1966-67 NHL Regular Season Standings
|Toronto Maple Leafs||70||32||27||11||75||204||211|
|New York Rangers||70||30||28||12||72||188||189|
|Detroit Red Wings||70||27||39||4||58||212||241|
1966-67 National Hockey League Season
It was the last year of the Original 6 era. It was the last year of the 70 game schedule. It was the last year the Toronto Maple Leafs won the Stanley Cup. The 1966-67 National Hockey League season was certainly unique.
1966-67 ushered in a new era. Bobby Orr played his first NHL season for the Boston Bruins. Orr would truly change the game. In his rookie season, he was awarded the Calder Trophy as the top first year player. Orr scored 13 and assisted on 28 for 41 points while playing 61 of Boston’s 70 games. The numbers were incredible for a rookie defenseman. The hockey world had no idea what Bobby would do over the next eight years.
The Chicago Blackhawks dominated the regular season, finishing 17 points ahead of the second place Montreal Canadiens. It was the first time Chicago had finished in first place overall since joining the NHL some 50 years before in 1926-27.
Five Chicago players were among the league’s top ten scorers. Glenn Hall and Denis Dejordy shared the Vezina. Four of six NHL First Team All-Stars came from the Blackhawks. Stan Mikita won his first of two consecutive triple crowns, taking home the Art Ross Trophy, Hart Trophy and Lady Byng Trophy.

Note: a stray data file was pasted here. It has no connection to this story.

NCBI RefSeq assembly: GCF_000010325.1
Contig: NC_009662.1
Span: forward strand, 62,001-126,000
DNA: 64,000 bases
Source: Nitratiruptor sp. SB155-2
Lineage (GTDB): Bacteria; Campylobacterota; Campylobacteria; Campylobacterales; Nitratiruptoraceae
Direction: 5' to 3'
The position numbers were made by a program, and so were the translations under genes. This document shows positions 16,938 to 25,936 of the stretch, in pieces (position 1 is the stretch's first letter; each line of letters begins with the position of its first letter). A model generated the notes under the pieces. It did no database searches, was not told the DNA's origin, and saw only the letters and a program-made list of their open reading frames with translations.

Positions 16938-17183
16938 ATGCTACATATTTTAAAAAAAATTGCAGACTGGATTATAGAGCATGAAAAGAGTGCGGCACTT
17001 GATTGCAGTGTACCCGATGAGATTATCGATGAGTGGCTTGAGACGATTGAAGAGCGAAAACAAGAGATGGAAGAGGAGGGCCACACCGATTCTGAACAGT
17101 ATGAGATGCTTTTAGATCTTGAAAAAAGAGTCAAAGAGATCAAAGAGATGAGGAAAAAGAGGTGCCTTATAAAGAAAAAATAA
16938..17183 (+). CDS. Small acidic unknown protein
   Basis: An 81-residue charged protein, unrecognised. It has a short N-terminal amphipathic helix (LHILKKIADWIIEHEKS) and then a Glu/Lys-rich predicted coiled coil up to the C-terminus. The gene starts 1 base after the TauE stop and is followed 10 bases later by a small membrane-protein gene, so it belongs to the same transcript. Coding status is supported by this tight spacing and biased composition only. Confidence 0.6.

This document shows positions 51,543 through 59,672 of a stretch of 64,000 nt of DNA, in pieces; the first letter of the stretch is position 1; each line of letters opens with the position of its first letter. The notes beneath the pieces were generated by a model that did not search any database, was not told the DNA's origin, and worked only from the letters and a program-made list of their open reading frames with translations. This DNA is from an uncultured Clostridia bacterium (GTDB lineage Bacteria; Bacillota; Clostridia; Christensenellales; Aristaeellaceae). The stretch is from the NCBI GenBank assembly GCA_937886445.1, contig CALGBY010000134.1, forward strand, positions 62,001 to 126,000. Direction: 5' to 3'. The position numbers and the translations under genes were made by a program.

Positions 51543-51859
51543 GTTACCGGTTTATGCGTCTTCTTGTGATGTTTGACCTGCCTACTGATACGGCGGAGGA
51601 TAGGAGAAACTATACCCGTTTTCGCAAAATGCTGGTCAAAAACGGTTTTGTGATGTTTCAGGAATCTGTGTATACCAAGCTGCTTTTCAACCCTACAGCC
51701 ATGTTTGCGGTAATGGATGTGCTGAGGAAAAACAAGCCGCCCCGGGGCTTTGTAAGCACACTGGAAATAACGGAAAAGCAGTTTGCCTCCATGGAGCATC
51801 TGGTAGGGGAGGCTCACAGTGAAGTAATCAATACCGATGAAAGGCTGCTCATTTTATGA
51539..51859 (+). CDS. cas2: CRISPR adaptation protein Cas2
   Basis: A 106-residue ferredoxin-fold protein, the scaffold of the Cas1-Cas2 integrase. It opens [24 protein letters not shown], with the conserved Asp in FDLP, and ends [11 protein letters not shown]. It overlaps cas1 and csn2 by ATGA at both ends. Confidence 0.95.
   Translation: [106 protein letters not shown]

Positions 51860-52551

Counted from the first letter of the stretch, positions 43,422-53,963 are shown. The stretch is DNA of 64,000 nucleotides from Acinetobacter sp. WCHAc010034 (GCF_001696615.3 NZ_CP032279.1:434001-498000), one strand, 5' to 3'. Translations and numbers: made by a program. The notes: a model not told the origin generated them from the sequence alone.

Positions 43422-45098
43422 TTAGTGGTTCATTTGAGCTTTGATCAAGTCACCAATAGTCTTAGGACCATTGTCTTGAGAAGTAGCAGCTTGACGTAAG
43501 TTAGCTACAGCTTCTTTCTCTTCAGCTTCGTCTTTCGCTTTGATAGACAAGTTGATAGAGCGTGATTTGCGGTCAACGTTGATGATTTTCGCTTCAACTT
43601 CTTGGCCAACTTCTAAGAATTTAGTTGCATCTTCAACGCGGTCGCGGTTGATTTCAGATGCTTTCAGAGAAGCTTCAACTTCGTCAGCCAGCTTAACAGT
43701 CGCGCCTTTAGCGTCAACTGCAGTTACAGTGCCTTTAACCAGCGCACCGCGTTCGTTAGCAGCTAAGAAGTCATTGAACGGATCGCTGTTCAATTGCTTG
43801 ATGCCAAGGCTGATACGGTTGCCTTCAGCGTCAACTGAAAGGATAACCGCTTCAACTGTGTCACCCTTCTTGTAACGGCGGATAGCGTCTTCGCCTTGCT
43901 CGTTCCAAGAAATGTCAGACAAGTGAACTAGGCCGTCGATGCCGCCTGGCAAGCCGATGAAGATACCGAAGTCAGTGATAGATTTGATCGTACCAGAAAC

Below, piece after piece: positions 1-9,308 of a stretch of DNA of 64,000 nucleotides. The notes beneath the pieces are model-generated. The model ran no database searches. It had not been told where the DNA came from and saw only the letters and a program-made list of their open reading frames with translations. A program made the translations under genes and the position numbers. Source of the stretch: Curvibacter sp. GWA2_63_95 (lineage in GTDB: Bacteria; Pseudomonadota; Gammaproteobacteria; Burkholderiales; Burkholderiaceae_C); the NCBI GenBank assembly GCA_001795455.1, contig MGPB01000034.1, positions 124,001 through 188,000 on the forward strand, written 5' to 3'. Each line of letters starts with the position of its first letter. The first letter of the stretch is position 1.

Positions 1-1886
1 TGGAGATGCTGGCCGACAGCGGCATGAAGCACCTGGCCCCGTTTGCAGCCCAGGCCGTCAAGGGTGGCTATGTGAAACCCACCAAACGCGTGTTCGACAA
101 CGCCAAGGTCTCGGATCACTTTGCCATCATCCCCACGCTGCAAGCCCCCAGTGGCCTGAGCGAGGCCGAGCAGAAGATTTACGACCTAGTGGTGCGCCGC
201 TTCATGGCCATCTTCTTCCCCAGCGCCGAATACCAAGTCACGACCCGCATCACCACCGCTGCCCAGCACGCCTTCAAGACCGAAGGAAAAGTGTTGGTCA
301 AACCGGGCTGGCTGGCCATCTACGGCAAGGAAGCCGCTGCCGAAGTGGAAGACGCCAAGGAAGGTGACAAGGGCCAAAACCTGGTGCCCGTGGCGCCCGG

Yet, when it came to the Stanley Cup playoffs, Chicago was upset by the Toronto Maple Leafs in the opening round. Toronto went on to win the Stanley Cup championship with a win over the Canadiens in the finals. Dave Keon was named Conn Smythe Trophy winner, contributing eight points in 12 post season games.
Harry Howell of the New York Rangers won the Norris Trophy as the league’s top defenseman. This was significant as Howell was the last to win the award before Bobby Orr went on his eight year reign. It would be 1975-76 before another player would win, that being Denis Potvin of the New York Islanders.
Hall and Dejordy may have shared the Vezina Trophy but Eddie Giacomin of the New York Rangers put in the best individual goaltending performance. Giacomin played in 68 of the team’s 70 games, posting a 2.61 goals against average and leading the league with nine shutouts. Backing him up from time to time was Cesare Maniago, appearing in six games.
Three future Hockey Hall of Fame members made their debuts in 1966-67. Of course, Bobby Orr was one of them. Serge Savard and Rogatien Vachon played their first games with the Montreal Canadiens. Red Kelly was the only Hockey Hall of Famer to play his final NHL game in 1966-67.